Magesh Thiyagarajan

Magesh Thiyagarajan is a Sigma Xi member who is an associate professor of engineering at Texas A&M University-Corpus Christi. He joined Sigma Xi in 2008. 

In this video, he discusses how cold plasma has applications for cancer treatment, wound healing, and food sterilization. He gives demonstrations of cold plasma devices and talks about his research on laser-induced plasma.

Transcript from Video

Heather Thorstensen: Hi, I’m Heather Thorstensen, manager of communications for Sigma Xi, The Scientific Research Society. Today, for our Meet Your Fellow Companion series I’m going to be talking with Sigma Xi member Magesh Thiyagarajan.

Magesh is an associate professor of engineering at Texas A&M University-Corpus Christi. He is the director of the university’s Plasma Engineering Research Lab, and he leads research involving cold plasma.

Magesh, thanks for joining me.

Magesh Thiyagarajan: Hi, thank you.

Magesh Thiyagarajan Can you start by explaining what cold plasma is?

Sure. Cold plasma is nothing but plasma in near-room temperature. Plasma itself is nothing but an ionized form of a gas. We traditionally know the three phases of matter: solid, liquid, and gas, based on how much energy that you feed into it. And when we add more energy to gas, they reach an excited state and from there it reaches an ionized state. So plasma, it’s a collection of ionized particles, such as electrons, ions, and some of the gas particles itself. It’s very similar to the blood plasma, that’s why the name itself is derived from it. It’s a mixture of ions and electrons in a cloud of gas, similar to what you have on blood plasma— white cells, red blood cells in a plasma medium. So when we make plasmas in room temperature, the name is called cold plasma.

One of the projects that you’re working on with cold plasma is to fight cancer. Can you talk about how cold plasma is used to fight cancer?

Working on cold plasmas for cancer research has been one of the recent initiatives. We had been working on cold plasma and seeing their biochemical properties on working with microorganisms and so on. We’ve also been very aware that the cold plasma produces reactive species [the reactive species include an array of species such as, excited and ionized atoms, hydroxyl, reactive nitrogen and oxygen species, etc. It can change based on the working gas that is being used.] So, while exploring the cancer research we found that some of the cancer cells, they actually require these reactive species for them to go through a self-induced death process, we call it apoptosis. That process itself requires an external supply of an environment with the reactive species. And surprisingly the cold plasmas can produce the same type of reactive species. So when we explored it, we actually found that with a certain amount of plasma exposure, or a certain amount of reactive species exposure, the cancer cells can actually choose to go through an apoptotic method and when we have, of course, prolonged exposure or overexposure, the cancer cells go through necrotic process, which is a sudden destruction of cell structure. So cold plasma research, we explored it on the cancer cell and we observed with a certain type of plasma exposure we could induce an apoptotic process in these cancer cells.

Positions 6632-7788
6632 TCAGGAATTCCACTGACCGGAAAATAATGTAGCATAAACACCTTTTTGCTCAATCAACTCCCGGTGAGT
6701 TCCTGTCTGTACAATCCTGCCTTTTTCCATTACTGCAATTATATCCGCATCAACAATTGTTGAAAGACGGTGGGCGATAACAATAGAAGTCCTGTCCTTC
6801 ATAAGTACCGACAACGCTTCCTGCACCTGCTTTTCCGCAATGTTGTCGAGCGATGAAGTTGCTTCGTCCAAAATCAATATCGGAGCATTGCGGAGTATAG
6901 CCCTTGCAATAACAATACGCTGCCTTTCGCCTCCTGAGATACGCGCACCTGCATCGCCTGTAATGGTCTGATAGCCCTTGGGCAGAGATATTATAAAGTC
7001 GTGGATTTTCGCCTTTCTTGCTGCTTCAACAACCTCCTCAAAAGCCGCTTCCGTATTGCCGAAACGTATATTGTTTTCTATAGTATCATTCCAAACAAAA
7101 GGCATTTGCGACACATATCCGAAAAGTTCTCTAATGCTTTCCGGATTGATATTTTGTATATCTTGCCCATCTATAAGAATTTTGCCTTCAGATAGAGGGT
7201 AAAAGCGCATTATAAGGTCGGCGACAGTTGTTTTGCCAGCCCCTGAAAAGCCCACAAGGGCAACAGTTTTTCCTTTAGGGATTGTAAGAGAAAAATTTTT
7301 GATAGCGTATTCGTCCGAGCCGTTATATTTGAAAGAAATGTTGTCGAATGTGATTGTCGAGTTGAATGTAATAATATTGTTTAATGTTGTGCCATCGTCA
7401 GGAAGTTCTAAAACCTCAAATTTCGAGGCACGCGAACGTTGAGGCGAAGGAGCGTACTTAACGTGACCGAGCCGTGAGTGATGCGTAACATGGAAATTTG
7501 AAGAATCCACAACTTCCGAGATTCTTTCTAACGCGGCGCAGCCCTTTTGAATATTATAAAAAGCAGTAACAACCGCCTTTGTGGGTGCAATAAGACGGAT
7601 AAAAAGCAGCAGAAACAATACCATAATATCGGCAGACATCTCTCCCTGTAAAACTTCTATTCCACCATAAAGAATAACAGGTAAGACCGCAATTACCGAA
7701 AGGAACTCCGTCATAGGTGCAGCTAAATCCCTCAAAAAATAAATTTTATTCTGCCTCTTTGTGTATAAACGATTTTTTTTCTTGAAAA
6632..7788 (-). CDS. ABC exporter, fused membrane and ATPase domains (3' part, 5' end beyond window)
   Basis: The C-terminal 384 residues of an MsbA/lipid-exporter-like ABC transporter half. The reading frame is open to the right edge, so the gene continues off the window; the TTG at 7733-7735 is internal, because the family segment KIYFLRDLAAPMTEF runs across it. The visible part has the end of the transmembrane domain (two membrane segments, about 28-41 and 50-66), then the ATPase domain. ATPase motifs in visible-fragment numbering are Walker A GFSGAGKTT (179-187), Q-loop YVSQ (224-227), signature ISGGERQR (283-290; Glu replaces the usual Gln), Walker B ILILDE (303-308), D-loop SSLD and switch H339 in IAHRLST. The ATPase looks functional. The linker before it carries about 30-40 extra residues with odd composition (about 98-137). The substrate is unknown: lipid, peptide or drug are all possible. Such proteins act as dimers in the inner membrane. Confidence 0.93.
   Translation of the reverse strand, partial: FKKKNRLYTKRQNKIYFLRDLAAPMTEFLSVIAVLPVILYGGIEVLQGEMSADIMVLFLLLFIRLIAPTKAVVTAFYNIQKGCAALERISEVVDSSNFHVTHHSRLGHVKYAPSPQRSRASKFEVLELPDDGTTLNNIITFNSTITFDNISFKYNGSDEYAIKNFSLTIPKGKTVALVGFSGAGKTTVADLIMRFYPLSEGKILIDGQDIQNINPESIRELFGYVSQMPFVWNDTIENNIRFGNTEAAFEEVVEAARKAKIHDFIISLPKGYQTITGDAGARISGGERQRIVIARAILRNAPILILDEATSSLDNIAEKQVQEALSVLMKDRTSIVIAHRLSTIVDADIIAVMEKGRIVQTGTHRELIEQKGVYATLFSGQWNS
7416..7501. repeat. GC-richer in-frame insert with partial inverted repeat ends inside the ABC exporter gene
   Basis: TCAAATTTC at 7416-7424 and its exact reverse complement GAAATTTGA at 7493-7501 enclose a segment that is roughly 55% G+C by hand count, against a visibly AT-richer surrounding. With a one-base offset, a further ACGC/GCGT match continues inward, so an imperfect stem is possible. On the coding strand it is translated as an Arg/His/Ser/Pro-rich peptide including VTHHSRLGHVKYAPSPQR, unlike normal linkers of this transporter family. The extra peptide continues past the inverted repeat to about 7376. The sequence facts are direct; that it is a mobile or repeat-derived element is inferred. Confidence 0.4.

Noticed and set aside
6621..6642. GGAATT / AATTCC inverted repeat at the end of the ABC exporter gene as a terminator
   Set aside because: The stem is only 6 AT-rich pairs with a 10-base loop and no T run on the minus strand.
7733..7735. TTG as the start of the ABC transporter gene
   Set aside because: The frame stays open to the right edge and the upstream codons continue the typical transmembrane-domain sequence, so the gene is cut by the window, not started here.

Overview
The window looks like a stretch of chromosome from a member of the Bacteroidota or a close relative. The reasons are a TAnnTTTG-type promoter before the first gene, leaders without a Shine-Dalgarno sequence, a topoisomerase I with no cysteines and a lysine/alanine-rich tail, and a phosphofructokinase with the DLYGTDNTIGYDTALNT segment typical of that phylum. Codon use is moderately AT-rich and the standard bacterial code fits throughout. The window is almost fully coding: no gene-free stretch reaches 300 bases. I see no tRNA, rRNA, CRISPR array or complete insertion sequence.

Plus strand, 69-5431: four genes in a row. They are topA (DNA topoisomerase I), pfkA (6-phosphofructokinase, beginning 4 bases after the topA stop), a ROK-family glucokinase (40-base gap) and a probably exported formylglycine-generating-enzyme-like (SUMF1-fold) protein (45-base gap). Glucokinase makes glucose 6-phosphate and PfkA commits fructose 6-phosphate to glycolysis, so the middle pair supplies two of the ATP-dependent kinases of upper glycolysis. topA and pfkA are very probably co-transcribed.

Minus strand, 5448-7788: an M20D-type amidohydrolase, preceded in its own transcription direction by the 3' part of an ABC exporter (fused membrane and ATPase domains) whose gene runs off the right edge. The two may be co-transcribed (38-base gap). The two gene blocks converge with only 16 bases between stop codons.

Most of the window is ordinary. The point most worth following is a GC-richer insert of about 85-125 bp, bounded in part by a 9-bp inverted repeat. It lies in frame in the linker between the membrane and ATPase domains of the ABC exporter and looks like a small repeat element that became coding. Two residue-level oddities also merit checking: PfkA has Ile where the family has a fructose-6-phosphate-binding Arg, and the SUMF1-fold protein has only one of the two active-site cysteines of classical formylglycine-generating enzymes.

And another medical application that you’re working on is infections with cold plasma. How are infections and cold plasma related?

So the infections can get worse or it can be prolonged based on the bacteria that can be present on the open wounds as well as the tissues that were being damaged over the infection area, it could take a longer time. It also requires a similar reactive species that the body itself generates for healing purposes. When the cold plasmas, which produce a similar reactive species, is supplied externally around the wounds, it does two things. One is it sterilizes the area by killing any potential bacteria that may be present which could actually further worsen the wound. So when we clear the area with cold plasmas, then the cold plasma-supplied reactive species also aides the wound to accelerate the healing process by absorbing the externally supplied reactive species and it also triggers some other biochemical reactions for these cells to send signals for asking for more species for tissue repair. So that project is a very new initiative and we are still beginning to work on it and there is a long way to go on the wound healing project.